Your Leadership Is on Loan


How do you invest in those under your stewardship?

If you are anything like me, when you think about entering Jesus’ presence in heaven I am sure you desire to hear what He said to the good stewards in the Parable of the Talents, “Well done my good and faithful servant.”  Have you ever thought about what Jesus would say to you when He examines how you handled the leadership responsibilities He entrusted to you?  Jesus taught the Parable of the Talents in Matthew 25:14-30 to illustrate that His people are stewards, not owners.

In the parable, the owner entrusts resources into the hands of servants to be used for the owner, who would eventually reclaim his resources.  As managers, it was not enough to hold onto the resources, but the managers needed to increase the owner’s estate; each steward was responsible for investing the assets in ways beneficial to the owner.


Leadership, just like any other aspect of a Christian’s life, is a gift on loan from God to be used for His Kingdom.  We are His representatives, owning nothing, and controlling nothing.  In his book, The Treasure Principle, Randy Alcorn illustrates a person’s life on earth in terms of a dot and a line.

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The line represents the continuum of time and the dot represents time on earth in relation to the line of eternity.  Alcorn uses this particular illustration to demonstrate how foolish it is to lay up treasures on earth when our lives on earth represent such a finite moment in time.

This image of the dot and the line is useful when discussing leadership development.  A leader can increase the impact of his or her dot by developing as many people as possible, investing in them and influencing them from a Biblical steward’s perspective.  As a leader invests in, equips, empowers and launches new leaders, the dot on the line of time eternal extends beyond the leader’s lifetime.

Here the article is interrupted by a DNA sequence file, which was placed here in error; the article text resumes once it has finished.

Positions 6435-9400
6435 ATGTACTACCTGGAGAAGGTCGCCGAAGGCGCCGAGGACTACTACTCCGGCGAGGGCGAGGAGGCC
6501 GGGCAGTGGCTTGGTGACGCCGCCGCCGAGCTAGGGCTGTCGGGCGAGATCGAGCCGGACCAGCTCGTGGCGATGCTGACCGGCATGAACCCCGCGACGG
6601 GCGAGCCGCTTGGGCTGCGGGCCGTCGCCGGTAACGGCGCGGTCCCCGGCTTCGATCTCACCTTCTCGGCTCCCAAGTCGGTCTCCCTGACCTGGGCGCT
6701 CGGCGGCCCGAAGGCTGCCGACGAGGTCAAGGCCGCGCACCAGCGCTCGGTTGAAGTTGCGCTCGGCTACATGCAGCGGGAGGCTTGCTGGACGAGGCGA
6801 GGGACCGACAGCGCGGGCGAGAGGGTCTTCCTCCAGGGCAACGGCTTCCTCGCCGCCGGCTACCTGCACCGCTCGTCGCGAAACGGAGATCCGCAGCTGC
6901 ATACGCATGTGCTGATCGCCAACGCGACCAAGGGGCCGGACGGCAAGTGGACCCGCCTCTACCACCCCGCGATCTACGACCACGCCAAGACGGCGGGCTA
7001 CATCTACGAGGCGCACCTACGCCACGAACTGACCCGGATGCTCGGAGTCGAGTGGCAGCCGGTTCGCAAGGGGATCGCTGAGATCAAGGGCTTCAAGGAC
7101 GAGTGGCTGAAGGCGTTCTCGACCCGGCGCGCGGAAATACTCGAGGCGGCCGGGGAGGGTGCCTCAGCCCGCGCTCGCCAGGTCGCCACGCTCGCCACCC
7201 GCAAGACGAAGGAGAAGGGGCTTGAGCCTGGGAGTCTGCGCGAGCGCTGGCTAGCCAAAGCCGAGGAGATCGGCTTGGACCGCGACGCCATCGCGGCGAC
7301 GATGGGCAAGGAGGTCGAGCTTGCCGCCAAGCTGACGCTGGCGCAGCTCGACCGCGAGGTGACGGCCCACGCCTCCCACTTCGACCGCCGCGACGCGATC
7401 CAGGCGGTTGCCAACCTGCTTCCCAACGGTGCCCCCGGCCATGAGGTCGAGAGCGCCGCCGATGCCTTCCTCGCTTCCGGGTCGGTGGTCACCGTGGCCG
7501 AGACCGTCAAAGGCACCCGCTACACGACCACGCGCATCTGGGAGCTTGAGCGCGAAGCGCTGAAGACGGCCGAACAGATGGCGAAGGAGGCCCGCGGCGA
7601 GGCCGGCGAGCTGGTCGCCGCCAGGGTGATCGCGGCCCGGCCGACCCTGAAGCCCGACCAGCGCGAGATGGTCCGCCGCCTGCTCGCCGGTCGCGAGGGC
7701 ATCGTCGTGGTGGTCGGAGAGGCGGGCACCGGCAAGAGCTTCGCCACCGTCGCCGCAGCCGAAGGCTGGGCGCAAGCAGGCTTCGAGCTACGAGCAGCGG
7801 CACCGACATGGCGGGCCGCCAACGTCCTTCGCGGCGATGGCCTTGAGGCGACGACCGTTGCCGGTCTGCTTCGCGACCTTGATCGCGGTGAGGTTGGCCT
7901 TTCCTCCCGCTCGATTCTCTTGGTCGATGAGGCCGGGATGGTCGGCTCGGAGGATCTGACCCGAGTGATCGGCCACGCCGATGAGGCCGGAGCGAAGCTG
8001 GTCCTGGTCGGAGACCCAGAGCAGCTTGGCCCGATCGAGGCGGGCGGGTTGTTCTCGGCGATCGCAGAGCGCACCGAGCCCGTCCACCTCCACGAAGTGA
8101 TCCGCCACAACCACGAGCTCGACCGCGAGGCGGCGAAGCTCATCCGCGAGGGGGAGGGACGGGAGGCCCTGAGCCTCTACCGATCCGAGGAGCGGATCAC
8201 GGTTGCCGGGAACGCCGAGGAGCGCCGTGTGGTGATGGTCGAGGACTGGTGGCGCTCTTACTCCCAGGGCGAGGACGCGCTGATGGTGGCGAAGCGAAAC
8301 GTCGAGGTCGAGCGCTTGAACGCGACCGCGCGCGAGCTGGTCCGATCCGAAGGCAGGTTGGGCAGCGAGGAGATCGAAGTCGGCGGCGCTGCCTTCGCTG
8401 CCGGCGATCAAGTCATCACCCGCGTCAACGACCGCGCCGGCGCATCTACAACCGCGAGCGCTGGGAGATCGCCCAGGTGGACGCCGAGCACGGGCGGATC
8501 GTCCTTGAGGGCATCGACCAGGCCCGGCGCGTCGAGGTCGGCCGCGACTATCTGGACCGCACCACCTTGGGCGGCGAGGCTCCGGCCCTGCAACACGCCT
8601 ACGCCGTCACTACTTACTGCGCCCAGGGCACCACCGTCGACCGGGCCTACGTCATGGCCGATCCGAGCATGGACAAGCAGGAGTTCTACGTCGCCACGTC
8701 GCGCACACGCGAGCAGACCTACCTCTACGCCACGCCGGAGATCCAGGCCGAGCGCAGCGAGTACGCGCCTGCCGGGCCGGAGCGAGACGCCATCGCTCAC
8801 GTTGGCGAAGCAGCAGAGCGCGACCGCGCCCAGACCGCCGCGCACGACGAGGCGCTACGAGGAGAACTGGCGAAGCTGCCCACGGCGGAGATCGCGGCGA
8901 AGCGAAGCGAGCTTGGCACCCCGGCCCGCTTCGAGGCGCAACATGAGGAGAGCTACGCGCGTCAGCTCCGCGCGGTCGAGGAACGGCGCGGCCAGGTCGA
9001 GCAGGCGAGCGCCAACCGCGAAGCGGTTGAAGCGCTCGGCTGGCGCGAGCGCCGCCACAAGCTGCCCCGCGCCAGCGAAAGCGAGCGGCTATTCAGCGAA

A steward leader can know he is endowed with the responsibility and authority to lead, while also acknowledging his leadership and influence is on loan and expendable.  However, a leader cannot consistently and effectively empower and develop others while remaining self-focused.  Steward leaders do not require an increase in their worth or an increase in their position.  Their worth is wrapped up in Christ as they grow and develop those under their leadership care.  This focus creates freedom to help others without worrying about our own position and standing.


A steward leader will make sure there is a well thought-out and strategically implemented plan for leadership development and empowerment.  Leaders are not leading if they do not empower those under their stewardship to accomplish their common mission.  When we view our role as a steward, we can see the position we occupy is not ours; it is God’s and we only do His bidding.

Understanding leadership in terms of stewardship sets the leader free to invest in others, equipping those under their care to succeed and influence the world around them for Christ on the line of eternity.

How will you invest in those under your stewardship?

Contributed by Howard Rich

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